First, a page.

Carli Berry/Capital News                                Kelowna city coun. Ryan Donn gave input from the city during the Happipad rental forum, held Wednesday night at the Okanagan coLab.

Carli Berry/Capital News Kelowna city coun. Ryan Donn gave input from the city during the Happipad rental forum, held Wednesday night at the Okanagan coLab.

Landlords turn to short-term rentals

Some landlords chose to rent short-term due to issues with the Residential Tenancy Branch

Although Airbnb is illegal in Kelowna, few people were completely opposed to short-term rentals and made their opinions clear during a rental forum hosted by rental web site Happipad.

On Wednesday night, around 20 community members gathered and voiced their opinions about the rental housing market in Kelowna, with vacancy rates in the city below one per cent.

Concerns were shared about the Residential Tenancy Branch (RTB), which some landlords said is ineffective.

A couple, who asked not to be named, said they have a long-term rental until, and an Airbnb unit, but found dealing with an unruly long-term renter to be a complete hassle.

“We have a far worse situation for our long-term rental… he turned into an absolute nightmare and we learned we have very few rights when it comes to long-term renters,” he said.

As a landlord, you make more money with short-term rentals and there’s less issues, he said.

“The guy left our place in far worse shape than any short-term renter has.”

Related: Renting in Kelowna gets more expensive

CEO of Happipad Cailan Libby, who is also a landlord, agreed with how difficult it is to work with the RTB.

“Talking about the RTB as well, I can sympathize for you. I’ve had two (sets) of tenants that we had to go to the RTB,” he said, adding one now has to go through small claims court.

Libby said he likes the structure of Airbnb and would like to bring “that same proficiency and convenience for long-term renting” with Happipad, a website which aims to benefit both tenants and landlords with a two-way rating system.

Airbnb also has a screening process, which includes a two-way rating system and a required security deposit.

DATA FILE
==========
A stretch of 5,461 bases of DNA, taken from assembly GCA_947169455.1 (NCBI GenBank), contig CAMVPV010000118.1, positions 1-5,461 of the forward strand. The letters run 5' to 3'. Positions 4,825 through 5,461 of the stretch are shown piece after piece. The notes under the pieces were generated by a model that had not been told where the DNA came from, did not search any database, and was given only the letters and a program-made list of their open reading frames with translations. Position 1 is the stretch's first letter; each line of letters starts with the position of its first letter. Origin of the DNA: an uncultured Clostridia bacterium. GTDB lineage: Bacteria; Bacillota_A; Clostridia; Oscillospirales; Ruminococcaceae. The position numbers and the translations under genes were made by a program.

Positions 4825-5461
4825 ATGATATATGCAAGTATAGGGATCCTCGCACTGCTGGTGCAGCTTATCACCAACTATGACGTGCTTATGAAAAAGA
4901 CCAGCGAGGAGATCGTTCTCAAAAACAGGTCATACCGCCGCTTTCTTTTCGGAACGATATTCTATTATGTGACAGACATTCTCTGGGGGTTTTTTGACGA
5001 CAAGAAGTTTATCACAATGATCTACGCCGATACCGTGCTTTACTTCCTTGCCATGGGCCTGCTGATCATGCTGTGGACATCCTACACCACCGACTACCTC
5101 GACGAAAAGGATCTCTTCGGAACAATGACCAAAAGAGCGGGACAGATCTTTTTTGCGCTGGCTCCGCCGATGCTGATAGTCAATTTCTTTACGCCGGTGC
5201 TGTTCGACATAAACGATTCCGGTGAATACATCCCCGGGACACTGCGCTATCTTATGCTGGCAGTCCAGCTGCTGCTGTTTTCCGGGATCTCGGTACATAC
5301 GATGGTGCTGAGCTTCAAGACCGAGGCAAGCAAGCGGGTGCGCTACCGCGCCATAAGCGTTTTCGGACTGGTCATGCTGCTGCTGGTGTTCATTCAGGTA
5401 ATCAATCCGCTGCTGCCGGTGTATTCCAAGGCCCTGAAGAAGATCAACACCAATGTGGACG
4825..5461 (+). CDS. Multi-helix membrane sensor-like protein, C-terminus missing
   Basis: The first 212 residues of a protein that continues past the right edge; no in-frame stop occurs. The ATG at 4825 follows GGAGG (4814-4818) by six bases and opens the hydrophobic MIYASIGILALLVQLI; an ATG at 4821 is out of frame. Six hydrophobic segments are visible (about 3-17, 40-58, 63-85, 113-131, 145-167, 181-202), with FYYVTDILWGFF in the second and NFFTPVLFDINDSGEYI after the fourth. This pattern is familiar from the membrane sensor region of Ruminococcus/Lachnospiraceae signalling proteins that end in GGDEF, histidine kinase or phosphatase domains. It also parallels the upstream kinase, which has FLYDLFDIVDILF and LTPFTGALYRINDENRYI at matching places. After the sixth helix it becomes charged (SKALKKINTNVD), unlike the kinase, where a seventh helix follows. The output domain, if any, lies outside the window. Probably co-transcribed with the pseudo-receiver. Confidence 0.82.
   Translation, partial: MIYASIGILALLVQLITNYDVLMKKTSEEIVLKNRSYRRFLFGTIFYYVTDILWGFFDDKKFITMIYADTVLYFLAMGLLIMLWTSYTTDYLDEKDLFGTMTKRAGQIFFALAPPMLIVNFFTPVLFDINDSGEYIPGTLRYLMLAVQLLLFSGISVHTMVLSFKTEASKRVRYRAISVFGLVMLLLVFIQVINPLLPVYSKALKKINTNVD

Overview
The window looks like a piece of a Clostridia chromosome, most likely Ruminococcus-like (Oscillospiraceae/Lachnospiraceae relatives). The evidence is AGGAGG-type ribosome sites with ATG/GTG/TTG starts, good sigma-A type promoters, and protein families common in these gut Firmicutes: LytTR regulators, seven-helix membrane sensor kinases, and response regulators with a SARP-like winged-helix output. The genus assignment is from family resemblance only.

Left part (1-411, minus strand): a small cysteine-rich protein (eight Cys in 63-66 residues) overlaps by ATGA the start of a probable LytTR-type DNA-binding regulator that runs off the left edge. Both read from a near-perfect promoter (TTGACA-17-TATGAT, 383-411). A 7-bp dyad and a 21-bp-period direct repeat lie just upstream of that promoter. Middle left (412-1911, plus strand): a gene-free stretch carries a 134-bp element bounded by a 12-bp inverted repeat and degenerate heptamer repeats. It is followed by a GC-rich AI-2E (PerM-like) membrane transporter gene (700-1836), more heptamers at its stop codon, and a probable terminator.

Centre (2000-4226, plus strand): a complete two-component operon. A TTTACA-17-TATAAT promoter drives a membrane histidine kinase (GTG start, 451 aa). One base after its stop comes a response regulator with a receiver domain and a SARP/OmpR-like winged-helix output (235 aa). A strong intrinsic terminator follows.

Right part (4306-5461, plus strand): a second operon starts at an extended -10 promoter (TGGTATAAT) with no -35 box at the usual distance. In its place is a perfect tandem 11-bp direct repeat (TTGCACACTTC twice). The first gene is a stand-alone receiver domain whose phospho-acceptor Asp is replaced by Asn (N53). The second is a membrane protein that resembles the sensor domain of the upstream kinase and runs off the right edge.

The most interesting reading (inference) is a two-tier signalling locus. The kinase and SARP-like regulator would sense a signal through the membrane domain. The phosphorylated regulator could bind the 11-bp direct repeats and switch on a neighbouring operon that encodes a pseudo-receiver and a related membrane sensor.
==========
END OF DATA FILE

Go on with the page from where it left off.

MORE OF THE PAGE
Mark Ameerali is a short-term rental owner and also attended the forum.

“A lot of people who are renting (short-term) are renting to students… You try to rent out a short-term rental suite in the winter and it’s actually impossible. You can’t do this like Vancouver or Toronto and take housing stock off the market permanently. You have to rent to students, or hospital workers or seasonal workers or somebody else, so you’re not removing long-term rentals off the market.”

Related: Students utalize short-term rentals

However, Libby said “a lot of properties for short-term rentals are in locations students don’t want to be in.”

One long-term renter was concerned about the difficulties of finding a place to live long-term in Kelowna, and only when she had her story published in a media outlet was she able to a find a place.

Currently, Kelowna has 940 active Airbnb hosts who have an average income of $5,900 per year, according to Airbnb.

According to the city staff report approximately 500 units are in the short-term rental pool in Kelowna. The approximate number of condo/secondary rental units are 12,736 while the hotel room supply sits at 3,061.

Kelowna Coun. Ryan Donn also attended the forum at the Okanagan coLab downtown.

With the next discussion Happipad should address long-term rentals, and there is the opportunity for the city to present grievances about the RTB to the province, said Donn.

City staff will be presenting a new report on short-term rentals to come before council before Christmas and will have online public engagement starting in the next few weeks, he said.

A nuisance bylaw is also in its beginning stages, said Donn, which will allow bylaw officers to put noise fines on landlords through the actual property with property taxes.

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